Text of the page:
Aldi and Lidl: A journey from hard discounters to multichannel retailers

Discounters are different and will always be different. Indeed, Lidl and Aldi’s rise to power in Europe has been the direct result of them being different to other channels and not an imitation of them. The softening of the hard discounter model has seen discounters become mainstream shopping destinations but they are now moving into a new era of disruption – multichannel retailing. At the same time, most European retailers have, or are opening, smaller stores in proximate locations, trialing new fulfilment models, launching online and reinventing big stores as consumers continue to favour convenience, instant gratification and unplanned shopping trips. Today, discounters are still geared up to fulfil replenishment and main shopping trips but are trying to encroach on the rest of the trade in terms of locations and shopper missions. To do this requires a multichannel approach of their own, meaning moving formats away from a one-size fits all strategy to a flexible approach that gets its offer closer to shoppers. As a result, Lidl and Aldi now open and operate three or four distinct formats:

1. Full-service store

Discounters are investing in refurbishing and extending traditional stores and as well as opening stores of the future, designed to enhance the overall shopping experience. However, it is the stores modular design that will drive greater disruption in grocery retailing. In these new stores, only a small proportion of the selling space is what we call 'permanent'. Instead, the store is designed for flexible space use (ability to break down and move shelves) or temporary space, such as increasingly using gondola end promotions. This modularity ultimately allows discounters to adapt their stores quicker than rival retailers, differentiate and unlock more sales opportunities.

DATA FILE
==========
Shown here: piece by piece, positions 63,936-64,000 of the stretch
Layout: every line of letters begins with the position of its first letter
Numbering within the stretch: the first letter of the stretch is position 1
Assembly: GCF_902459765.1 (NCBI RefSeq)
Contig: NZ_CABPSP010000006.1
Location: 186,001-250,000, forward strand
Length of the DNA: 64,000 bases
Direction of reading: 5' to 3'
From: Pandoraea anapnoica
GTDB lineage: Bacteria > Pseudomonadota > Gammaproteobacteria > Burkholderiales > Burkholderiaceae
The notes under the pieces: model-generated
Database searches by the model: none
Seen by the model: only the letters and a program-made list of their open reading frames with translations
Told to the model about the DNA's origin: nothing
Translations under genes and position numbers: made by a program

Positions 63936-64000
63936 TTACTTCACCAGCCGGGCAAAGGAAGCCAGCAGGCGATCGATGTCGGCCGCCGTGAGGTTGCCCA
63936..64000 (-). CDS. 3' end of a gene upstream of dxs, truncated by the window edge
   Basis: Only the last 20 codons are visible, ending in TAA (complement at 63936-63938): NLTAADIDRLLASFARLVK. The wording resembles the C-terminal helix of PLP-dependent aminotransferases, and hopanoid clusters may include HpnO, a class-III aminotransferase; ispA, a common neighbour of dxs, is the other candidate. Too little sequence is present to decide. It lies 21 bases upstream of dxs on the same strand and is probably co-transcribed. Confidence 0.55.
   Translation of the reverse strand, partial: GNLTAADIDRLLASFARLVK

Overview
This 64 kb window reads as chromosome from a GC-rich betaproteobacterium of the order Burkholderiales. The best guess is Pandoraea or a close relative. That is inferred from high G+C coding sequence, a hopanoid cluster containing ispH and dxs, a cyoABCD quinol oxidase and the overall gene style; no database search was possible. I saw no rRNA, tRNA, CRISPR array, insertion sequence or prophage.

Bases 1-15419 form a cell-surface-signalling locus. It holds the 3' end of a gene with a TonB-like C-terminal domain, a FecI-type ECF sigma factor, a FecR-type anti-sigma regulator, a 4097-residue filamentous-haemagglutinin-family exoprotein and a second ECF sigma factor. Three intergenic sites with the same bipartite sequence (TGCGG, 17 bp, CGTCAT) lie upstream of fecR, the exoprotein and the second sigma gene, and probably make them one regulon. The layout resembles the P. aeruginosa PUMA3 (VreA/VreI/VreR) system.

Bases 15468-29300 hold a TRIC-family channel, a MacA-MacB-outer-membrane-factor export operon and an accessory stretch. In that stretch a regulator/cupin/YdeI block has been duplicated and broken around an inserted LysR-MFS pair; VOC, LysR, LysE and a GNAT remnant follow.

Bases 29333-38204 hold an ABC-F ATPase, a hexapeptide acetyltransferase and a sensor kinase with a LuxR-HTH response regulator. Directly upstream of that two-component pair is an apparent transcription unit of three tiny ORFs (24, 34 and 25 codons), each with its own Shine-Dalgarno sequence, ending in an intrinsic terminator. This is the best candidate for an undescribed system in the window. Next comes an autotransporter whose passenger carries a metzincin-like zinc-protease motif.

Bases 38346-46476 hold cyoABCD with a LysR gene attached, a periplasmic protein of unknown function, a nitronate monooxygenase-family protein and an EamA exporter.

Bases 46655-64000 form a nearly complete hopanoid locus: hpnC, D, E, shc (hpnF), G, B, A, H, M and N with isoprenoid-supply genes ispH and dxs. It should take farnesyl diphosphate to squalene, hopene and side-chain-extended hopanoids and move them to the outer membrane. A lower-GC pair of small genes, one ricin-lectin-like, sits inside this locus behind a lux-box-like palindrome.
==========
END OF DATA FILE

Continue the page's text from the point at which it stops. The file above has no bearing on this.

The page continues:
2. Neighborhood and express stores

Experimenting with new concepts to fill gaps in their strategy has always been on the discounter agenda. However, they are now showing a concerted effort to not only operate, but succeed in urban areas through new locations and new stores. This requires taking on significant complexity to their business model, such as more staff, self-checkouts or conveyor-less checkouts, unique merchandising planograms, tailored ranges, food-to-go, new pack sizes, and a reduced non-food range. 

3. Online

Both Lidl and Aldi operate online stores but it is Lidl who is strategically growing its eCommerce operations. Lidl sees online as a means in which to extend its offer, predominately around non- grocery and drive an exciting and exclusive offer outside its stores. Aldi’s online strategy is different and centers on fixing or innovating around a particular problem. There is a reason Aldi chose the UK as its first European market to launch online – it has a problem. That problem is it has too many people in its stores and too many people waiting to get into the car park on the days of its special buys, which continue to be a primary trip driver for a main shopping trip. The launch of its online store aims to alleviate these issues. As a result, the entire online offer is designed around lifestyle messaging as opposed to calling out weekly specials on particular days. The ability to buy non-food specials at any time means shoppers can choose to do their shopping on alternate days, thereby spreading out the weekly traffic into stores and Aldi are less likely to lose trips as a result.

Aldi and Lidl’s disruption of the retail landscape is moving beyond price. A multichannel strategy is driven by testing and learning behavior, which heavily influences shopper dynamics. Big retailers are going to have to be both proactive and reactive to combat this shift.

To hear more on how they are doing this join Kantar Retail at its RETAIL NOW & NEXT: 2017+ Event in Amsterdam on the 30th March 2017.

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